She bought diapers for 20 cents a pack and earned the applause of the cashier checking her out and prompted her friends to ask her to start a website. Her family of 3 lives on a weekly grocery budget of $50 including diapers and toiletries. She often gets food items for free by putting in an hour of couponing a week and doesn’t remember the last time she paid for shampoo or toothpaste by using coupons. Over the past year Clair Boone’s website and money saving tips has helped thousands of people all over the US save $100s of dollars and now she's got a new blog to show you more tips and tricks.

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One Turkey, 5 Different Ways: What to Do When Meat is $.69#

As we gear up for Easter one thing is for sure: grocery stores will be slashing their prices on ham. In the past they’d offer crazy prices on meat and frugalities would rush in there and just buy the meat there and then move onto the next store. Recently they’ve got wise to us and now require additional purchases of anywhere from $10 to $25 but one thing is for sure: with meat that cheap it’s usually worth it.

The maximum I’ll pay for meat is $2 a pound but I really like to keep it under $1.50 and so less than a dollar is ideal to me and is a great way to stretch the budget. However it brings up a couple of frequently asked questions:-

1) Where are you going to store it?

I have a deep freezer down in my basement that I love. Although a little costly up front deep freezers are a necessity for those really trying to slash the grocery bill. They mean that instead of just buying week to week you can shop the sales. Your meals are not planned around whatever is going on sale that week but what you got for cheap in past weeks. Currently my freezer is host to some cheese shreds that were $.10/bag, lots of different meat at around $1.50#, vegetables that I flash froze when they were less than $1# and some sweet potatoes that were $.29#. Using those ingredients and fresh items I buy weekly we’re easily able to cook meals for around $4-$5 each night.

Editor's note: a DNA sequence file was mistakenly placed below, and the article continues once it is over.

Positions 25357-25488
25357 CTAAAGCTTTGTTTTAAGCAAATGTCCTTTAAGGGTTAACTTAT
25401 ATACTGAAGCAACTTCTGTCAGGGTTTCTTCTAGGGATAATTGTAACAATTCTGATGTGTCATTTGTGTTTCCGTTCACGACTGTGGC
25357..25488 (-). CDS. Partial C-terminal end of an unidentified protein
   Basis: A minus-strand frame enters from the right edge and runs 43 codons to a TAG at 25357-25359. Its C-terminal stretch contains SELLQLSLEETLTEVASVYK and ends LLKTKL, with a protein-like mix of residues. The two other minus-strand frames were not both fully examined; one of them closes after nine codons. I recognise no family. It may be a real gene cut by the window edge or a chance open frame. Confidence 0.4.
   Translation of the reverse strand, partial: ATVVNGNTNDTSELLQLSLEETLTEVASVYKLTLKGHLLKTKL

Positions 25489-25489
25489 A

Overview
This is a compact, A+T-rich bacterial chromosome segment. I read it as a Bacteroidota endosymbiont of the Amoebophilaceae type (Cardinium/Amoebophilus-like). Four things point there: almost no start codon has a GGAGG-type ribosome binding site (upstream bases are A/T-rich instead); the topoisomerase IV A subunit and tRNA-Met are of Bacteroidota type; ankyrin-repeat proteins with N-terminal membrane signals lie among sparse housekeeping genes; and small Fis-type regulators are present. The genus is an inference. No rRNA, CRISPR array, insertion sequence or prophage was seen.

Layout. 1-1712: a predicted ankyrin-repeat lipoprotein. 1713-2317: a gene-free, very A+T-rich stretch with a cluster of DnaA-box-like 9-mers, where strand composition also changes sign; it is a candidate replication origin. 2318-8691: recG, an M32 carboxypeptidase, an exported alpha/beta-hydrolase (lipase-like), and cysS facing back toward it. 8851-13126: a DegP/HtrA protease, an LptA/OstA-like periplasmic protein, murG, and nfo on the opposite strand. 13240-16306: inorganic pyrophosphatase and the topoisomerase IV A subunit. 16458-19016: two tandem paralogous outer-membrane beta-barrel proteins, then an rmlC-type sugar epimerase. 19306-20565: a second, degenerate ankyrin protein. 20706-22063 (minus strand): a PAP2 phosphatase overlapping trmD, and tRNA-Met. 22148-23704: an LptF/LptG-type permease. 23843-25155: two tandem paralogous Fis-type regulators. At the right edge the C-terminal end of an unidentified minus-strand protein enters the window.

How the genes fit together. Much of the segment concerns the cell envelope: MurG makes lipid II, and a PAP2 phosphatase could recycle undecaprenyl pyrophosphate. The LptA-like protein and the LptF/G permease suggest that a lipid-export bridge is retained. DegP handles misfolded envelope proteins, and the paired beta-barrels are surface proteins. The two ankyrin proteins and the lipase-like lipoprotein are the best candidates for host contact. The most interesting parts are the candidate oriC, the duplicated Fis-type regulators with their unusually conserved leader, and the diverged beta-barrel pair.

2) What are you going to do with it?

20# of turkey may seem a lot to you but once you think of feeding it at a couple of meals and possibly then freezing some cooked, it really makes sense. We love to host dinners at our house for our friends and last week was the perfect example. We had 2 nights where I need to make dinner for more people than just our family of 3. If I didn’t have cheap meat stored in our freezer I’d be serving spaghetti for sure! Instead I took a turkey out of the freezer that I bought around Thanksgiving (yup, they keep for a long time in a deep freezer). It cost me $10 for 18# and this week I’m going to show you what we’re going to do with it so stick around as we make one turkey; 5 ways!

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